Here's an article about how multi-use paths can affect home values, and even provide new ways of looking for a home. Realtors on bikes? Apparently so! (Thanks Maurice!)Some home buyers' new must-have: a 'bikeable' commute
by Eric Mortenson, The Oregonian Thursday August 21, 2008, 8:23 PM
Every house on the market has its issues, and the Northeast Portland home that Emily Gardner was touring with broker Kirsten Kaufman is one of those the real estate fliers delicately refer to as "needs TLC."
It's small, smells bad, needs fresh paint everywhere and the electrical system is funky. Filthy carpeting covers the hardwood floors. The basement has a mysterious puddle, and it looks as though squatters kept a diary on a closet wall.
But the street is quiet and the house has a garage tucked under the main floor -- perfect for rolling bikes in and out to the street. From here, Gardner figures, she could whip down Ninth Avenue to Going Street, hop onto the Vancouver-Williams couplet with its comfortable bike lanes, cross the Broadway Bridge and in 15 minutes be at work downtown at the Bicycle Transportation Alliance.
"It's definitely a trade-off for me," Gardner says, noting that she could afford a "bigger, nicer house farther out."
Realtors notice change
Gardner is among a burgeoning class of prospective homebuyers. In addition to checking price, square footage and the number of bedrooms and bathrooms, some now are looking for houses that will allow them to ride a bike to work.
For them, "close to Springwater Trail" replaces "easy freeway access" as a market accolade. In a city that's among the national leaders in percentage of bicycle commuters, real estate brokers have noted the change.
Kaufman, of Prudential Northwest Properties, cultivates buyers who are looking to commute by bike or have the option of hopping on transit and want to walk to stores and services.
She's organized three bicycle tours of available properties, calling them "Tour de Homes." Meeting with about a half-dozen clients at a time, Kaufman has led visits of homes for sale in the Richmond, Sunnyside and Alberta east and northeast neighborhoods.
Besides showing homes, she highlights nearby bike routes, talks about bus, MAX and pedestrian connections, and rides past parks and schools.
"It's a way for people to explore neighborhoods in a way that's different than driving around," Kaufman said. "There's a lot of hype about green real estate right now. You hear about building materials, energy efficiency, solar -- that's all fantastic. But what more green thing can you do than drive less?"
Even Realtors on bikes
Realtor Kria Lacher of Meadows Group in Portland said an increasing number of her clients specify that they want to see "bikeable" properties.
"The other thing is, when I'm hosting my listings, some of the Realtors are coming by bike," she said. "That is new; that is very new. It changes the way you see a neighborhood, too. Your whole body is involved in the process."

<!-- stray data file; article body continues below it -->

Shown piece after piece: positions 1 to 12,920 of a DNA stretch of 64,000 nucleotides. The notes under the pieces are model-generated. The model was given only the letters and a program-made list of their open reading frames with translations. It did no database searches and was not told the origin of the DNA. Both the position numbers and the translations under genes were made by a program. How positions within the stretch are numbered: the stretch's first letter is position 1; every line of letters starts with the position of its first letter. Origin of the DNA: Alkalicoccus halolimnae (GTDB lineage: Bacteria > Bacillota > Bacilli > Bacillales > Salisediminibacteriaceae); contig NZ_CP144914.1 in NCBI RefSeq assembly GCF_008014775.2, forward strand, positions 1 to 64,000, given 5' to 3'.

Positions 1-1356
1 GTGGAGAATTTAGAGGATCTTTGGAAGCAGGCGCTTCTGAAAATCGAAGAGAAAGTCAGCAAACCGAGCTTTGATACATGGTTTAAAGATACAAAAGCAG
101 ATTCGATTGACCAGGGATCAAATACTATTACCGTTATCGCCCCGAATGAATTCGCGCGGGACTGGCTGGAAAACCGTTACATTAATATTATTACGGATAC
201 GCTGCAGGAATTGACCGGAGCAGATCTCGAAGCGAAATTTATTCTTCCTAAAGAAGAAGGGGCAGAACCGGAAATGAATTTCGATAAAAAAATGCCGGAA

Home prices have remained relatively strong in Portland's close-in neighborhoods, which generally have more transit options and better bike path connections than outer suburbs. Median sales prices in North, Northeast, inner Southeast and inner West Portland increased during the past year, according to the July market report issued by the Regional Multiple Listing Service. In most of the metro region, prices dropped.
"There are two significant trends influencing it" said Karl Rohde, public affairs director with Portland's Bicycle Transportation Alliance. "One is high gas prices; people are looking for locations that are less dependent on the automobile. The second one is a growing environmental awareness, the need to do what we can to reduce global warming. People do recognize that reducing automobile use significantly contributes to that effort."
Increasingly, they're doing that by bike. A 2007 city auditor's report showed that bicycle traffic at 31 monitored sites had increased 113 percent since 2000-01. Cyclists make 14,563 daily trips across the Broadway, Burnside, Steel and Hawthorne bridges, according to the auditor's office.
Roger Geller, the city's bicycle coordinator, estimates that 4.5 to 8 percent of Portlanders regularly commute to work by bike. In the central city, as many as 28 percent of commuters use a bike as their primary or secondary mode, Geller said.
Kaufman, the Prudential broker, hasn't yet sold a house she's shown on one of her Tour de Homes. But in June she sold a Clinton Street neighborhood home she had marketed based on its proximity to a bicycle corridor, and last spring sold a house to a couple who moved from Vancouver specifically because the husband wanted to bike to work.
She's sending bike-friendly listings to prospective clients in New York and California.
"There's definitely not a formula," Kaufman said. "When you're looking at a house, there are all sorts of trade-offs you take into consideration. For people who are committed to driving less and using public transportation, it can be a real important factor."-- Eric Mortenson